Dostinex (Cabergoline)

$300.00

DOSTINEX Tablets contain cabergoline, a dopamine receptor agonist. The chemical name for cabergoline is 1-[(6-allylergolin-8β-yl)- carbonyl]-1-[3-(dimethylamino) propyl]-3-ethylurea. Its empirical formula is C26H37N5O2 and its molecular weight is 451.62.

Category:

Cabergoline is a white powder soluble in ethyl alcohol, chloroform, and N, N-dimethylformamide (DMF); slightly soluble in 0.1N hydrochloric acid; very slightly soluble in n-hexane; and insoluble in water.

DOSTINEX Tablets, for oral administration, contain 0.5 mg of cabergoline. Inactive ingredients consist of leucine, USP, and lactose, NF.

INDICATIONS

DOSTINEX Tablets are indicated for the treatment of hyperprolactinemic disorders, either idiopathic or due to pituitary adenomas.

DOSAGE AND ADMINISTRATION

The recommended dosage of DOSTINEX Tablets for initiation of therapy is 0.25 mg twice a week. Dosage may be increased by 0.25 mg twice weekly up to a dosage of 1 mg twice a week according to the patient’s serum prolactin level. Before initiating treatment, cardiovascular evaluation should be performed and echocardiography should be considered to assess for valvular disease.

Dosage increases should not occur more rapidly than every 4 weeks, so that the physician can assess the patient’s response to each dosage level. If the patient does not respond adequately, and no additional benefit is observed with higher doses, the lowest dose that achieved maximal response should be used and other therapeutic approaches considered. Patients receiving long term treatment with DOSTINEX should undergo periodic assessment of their cardiac status and echocardiography should be considered.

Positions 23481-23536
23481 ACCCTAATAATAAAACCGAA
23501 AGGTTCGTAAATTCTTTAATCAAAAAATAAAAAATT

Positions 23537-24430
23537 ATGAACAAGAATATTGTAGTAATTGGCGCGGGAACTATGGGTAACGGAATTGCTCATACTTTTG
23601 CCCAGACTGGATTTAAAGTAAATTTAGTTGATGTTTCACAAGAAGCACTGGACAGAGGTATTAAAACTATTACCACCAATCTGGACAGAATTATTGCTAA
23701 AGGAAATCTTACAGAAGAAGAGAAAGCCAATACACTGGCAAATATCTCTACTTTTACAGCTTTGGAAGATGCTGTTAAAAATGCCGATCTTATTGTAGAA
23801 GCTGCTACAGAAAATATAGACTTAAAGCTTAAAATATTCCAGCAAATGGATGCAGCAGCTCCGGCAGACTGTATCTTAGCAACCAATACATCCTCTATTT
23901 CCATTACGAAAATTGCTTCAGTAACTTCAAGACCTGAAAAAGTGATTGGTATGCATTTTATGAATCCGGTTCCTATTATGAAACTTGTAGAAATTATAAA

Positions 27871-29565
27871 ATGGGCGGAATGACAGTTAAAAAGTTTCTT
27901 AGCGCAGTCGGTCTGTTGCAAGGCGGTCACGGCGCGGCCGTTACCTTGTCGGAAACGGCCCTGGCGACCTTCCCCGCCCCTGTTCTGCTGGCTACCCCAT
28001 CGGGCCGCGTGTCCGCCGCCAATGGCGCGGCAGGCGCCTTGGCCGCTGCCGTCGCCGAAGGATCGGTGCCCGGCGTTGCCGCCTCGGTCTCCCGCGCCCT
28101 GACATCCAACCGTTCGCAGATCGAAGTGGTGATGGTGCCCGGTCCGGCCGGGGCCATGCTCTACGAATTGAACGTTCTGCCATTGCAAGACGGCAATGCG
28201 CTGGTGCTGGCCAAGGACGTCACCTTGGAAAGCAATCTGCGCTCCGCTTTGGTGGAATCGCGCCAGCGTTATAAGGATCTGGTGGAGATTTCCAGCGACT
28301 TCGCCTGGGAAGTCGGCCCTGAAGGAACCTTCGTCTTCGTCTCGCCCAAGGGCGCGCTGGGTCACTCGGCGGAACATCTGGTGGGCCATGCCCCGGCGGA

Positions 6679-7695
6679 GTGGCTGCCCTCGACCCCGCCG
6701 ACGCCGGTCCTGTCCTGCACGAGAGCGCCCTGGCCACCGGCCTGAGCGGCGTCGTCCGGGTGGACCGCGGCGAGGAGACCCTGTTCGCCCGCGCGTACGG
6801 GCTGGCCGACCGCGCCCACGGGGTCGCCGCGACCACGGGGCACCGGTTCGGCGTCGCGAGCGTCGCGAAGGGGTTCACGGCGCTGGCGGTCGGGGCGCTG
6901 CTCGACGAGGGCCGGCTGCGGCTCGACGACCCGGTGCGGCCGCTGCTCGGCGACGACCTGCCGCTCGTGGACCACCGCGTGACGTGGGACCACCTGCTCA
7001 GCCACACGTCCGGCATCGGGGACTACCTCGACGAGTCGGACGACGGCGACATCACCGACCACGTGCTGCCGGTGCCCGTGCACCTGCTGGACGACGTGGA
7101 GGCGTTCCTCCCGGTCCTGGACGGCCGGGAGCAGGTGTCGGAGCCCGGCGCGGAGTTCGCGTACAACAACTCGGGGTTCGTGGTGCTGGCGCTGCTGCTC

After a normal serum prolactin level has been maintained for 6 months, DOSTINEX may be discontinued, with periodic monitoring of the serum prolactin level to determine whether or when treatment with DOSTINEX should be reinstituted. The durability of efficacy beyond 24 months of therapy with DOSTINEX has not been established.

HOW SUPPLIED

DOSTINEX Tablets are white, scored, capsule-shaped tablets containing 0.5 mg cabergoline. Each tablet is scored on one side and has the letter P and the letter U on either side of the breakline. The other side of the tablet is engraved with the number 700.

DOSTINEX is available as follows:

Bottles of 8 tablets NDC 0013-7001-12

Storage

Store at controlled room temperature 20°to 25°C (68°to 77°F) [see USP].

SIDE EFFECTS

The safety of DOSTINEX Tablets has been evaluated in more than 900 patients with hyperprolactinemic disorders. Most adverse events were mild or moderate in severity.

In a 4-week, double-blind, placebo-controlled study, treatment consisted of placebo or cabergoline at fixed doses of 0.125, 0.5, 0.75, or 1.0 mg twice weekly. Doses were halved during the first week. Since a possible dose-related effect was observed for nausea only, the four cabergoline treatment groups have been combined.

Other adverse events that were reported at an incidence of < 1.0% in the overall clinical studies follow.

Body As a Whole: facial edema, influenza-like symptoms, malaise

Cardiovascular System: hypotension, syncope, palpitations

Digestive System: dry mouth, flatulence, diarrhea, anorexia

Metabolic and Nutritional System: weight loss, weight gain

Nervous System: somnolence, nervousness, paresthesia, insomnia, anxiety

Respiratory System: nasal stuffiness, epistaxis